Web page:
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Stage Directions for an Extended Conversation

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pp. 183-188

The television special shows a scene of female circumcision in an Egyptian village. The voice-over informs viewers of the risks the woman took in bringing in a camera, hiding the camera in the folds of her dress. Time is spent explaining where the small video camera is located in her gallabiyah. The young girl is brought in. The other women are present. The knife. ...

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The Wedding Night

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pp. 189-202

Ten hours after their wedding, Farid and Rima walked toward their suite, really alone for the first time. There was a frozen kind of stillness in the air between them, and the light of the corridor was too bright. It was three o’clock in the morning. Neither of them had said a word since the elevator doors closed behind them. The only sound was the rhythmic ...

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Distances

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pp. 203-222

Up and down the Lebanese mountain village’s most frequented promenade, summer vacationers linger, an invigorating breeze filtering through thick green layers of pine needles. A caravan of cars patiently wends its way upward, tired faces peering from windows, leaving behind deserted homes and offices, the stifling August air. They have driven around the ...

PART IV: Politics

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Hair, Prayer, and Men

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pp. 225-240

When Jubayna flies, she always says bismallah ar-rahman ar-raheem when she takes off and a whisper of thanks when she lands, though she is not, nor has she ever been, either scared of flying or particularly religious. Nor is she at all scared of terrorists, mostly because she doesn’t believe in them. Not like they’re Santa Claus or the Devil, ...

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Ohio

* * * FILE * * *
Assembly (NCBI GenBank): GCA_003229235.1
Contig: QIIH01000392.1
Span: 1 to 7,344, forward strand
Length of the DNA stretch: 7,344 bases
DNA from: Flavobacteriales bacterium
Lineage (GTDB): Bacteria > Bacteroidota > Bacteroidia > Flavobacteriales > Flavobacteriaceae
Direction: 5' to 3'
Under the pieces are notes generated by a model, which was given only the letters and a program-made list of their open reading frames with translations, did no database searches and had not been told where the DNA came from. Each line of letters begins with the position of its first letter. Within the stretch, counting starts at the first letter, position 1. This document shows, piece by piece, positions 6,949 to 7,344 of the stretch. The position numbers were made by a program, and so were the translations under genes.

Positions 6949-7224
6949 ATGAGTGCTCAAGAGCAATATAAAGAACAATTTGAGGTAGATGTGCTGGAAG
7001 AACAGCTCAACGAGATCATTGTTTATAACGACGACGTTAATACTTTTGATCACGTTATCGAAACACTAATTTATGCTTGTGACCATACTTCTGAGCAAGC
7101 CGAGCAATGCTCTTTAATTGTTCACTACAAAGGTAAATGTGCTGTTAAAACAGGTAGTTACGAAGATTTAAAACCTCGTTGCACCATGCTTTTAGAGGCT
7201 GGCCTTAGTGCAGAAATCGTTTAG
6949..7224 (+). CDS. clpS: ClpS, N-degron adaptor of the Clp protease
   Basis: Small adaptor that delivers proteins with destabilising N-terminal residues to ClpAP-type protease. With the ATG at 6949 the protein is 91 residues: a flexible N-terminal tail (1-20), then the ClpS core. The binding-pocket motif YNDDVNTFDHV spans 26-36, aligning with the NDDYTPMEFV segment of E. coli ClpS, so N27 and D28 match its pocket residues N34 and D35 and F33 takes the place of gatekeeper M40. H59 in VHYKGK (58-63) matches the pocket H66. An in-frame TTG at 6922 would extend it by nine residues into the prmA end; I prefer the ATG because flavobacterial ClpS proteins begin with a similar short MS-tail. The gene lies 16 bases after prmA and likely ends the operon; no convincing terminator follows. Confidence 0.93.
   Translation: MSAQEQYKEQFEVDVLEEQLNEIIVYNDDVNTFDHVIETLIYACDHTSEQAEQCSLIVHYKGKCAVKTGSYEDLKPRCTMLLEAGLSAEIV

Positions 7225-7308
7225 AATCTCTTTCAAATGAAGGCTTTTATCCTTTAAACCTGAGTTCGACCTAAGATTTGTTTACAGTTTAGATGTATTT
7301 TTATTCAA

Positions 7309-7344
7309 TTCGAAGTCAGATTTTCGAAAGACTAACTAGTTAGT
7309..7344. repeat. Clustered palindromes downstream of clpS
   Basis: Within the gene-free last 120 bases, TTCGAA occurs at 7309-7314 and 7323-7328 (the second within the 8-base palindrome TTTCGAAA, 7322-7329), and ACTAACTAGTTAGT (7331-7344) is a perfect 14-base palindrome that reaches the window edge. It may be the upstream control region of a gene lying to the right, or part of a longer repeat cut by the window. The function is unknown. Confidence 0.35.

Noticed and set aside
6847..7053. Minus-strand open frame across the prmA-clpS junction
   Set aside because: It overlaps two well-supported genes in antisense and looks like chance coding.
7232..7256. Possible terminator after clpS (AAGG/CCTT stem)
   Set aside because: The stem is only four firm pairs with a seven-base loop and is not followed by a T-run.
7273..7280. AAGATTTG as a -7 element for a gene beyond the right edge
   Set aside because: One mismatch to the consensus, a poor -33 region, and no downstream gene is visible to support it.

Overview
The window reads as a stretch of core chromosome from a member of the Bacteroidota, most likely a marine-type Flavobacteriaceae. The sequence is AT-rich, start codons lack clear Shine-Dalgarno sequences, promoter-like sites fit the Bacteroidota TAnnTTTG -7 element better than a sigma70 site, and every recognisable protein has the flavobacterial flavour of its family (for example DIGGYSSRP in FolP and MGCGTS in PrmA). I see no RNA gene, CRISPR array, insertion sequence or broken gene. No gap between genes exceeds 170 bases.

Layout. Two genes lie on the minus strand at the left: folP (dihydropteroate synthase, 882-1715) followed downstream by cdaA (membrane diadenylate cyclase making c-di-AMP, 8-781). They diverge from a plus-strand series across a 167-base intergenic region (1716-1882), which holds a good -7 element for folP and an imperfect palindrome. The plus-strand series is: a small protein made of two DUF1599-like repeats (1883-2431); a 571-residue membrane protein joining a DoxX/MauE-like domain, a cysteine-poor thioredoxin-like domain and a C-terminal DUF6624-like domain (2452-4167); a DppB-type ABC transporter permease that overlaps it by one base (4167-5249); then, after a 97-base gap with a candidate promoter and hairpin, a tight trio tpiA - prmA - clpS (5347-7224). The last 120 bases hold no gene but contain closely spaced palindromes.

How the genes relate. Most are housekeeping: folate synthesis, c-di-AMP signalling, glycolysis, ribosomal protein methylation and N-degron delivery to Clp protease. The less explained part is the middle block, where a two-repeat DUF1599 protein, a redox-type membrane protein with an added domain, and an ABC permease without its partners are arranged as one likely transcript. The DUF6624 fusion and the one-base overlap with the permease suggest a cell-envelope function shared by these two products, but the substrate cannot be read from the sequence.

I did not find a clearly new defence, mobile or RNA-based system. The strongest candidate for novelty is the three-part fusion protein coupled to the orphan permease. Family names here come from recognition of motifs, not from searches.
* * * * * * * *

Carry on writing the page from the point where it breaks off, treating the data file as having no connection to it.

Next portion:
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pp. 241-250

I hear a bellow, a two-chorused groan coming from the basement; followed by a brief silence like somebody had spliced in white noise; then a trudging up the stairs—heavy footfalls, as I pick the last grape off the stem and throw it in the bowl. I take a swig of beer and ask Candice what we had lost, but Candice doesn’t say anything and heads straight for the bathroom, ...

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Maryam and Marisa

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pp. 251-274

I’d like to set the record straight once and for all about my relationship with Marisa Peters. Though, frankly, full disclosure would not cast me in the most admirable light. Forget celebrity gossip. Through coming to know Marisa, I discovered myself capable of an intimate transgression. Though not in a way anyone would suspect. ...

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It's Not about That

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pp. 275-284

It’s not about that. It was never about that, between us, so when did it become about that? It was never about my being from Egypt and your being American, about our coming from opposite ends of the spectrum on almost every issue. A few months after we met, I wrote to you: “It’s a miracle that we come from worlds so far apart, and met the way we did, ...

PART V: Looking Homeward

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A Day at the Beach

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pp. 287-298

When the dynamite went off at the bakery across the street and blasted the glass off our flat’s balcony door, which overlooked the Mediterranean, Marwan and I were watching the Six Million Dollar Man. It was the episode where he meets Jamie, the Bionic Woman, not that I cared how that turned out. Marwan was only thirteen years old, and at fifteen, ...

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How I Became My Mother's Daughter

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pp. 297-302

“Hold still,” Milouda said. “It’ll only make it worse if you move. ”She squeezed my earlobe between her thumb and forefinger. The needle was new, unused—she’d shown it to my mother when we arrived in her makeshift salon in the old medina of Casablanca. The sound of Arabic music and bicycle bells filtered through the half-open window from the ...

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Mariam

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pp. 303-314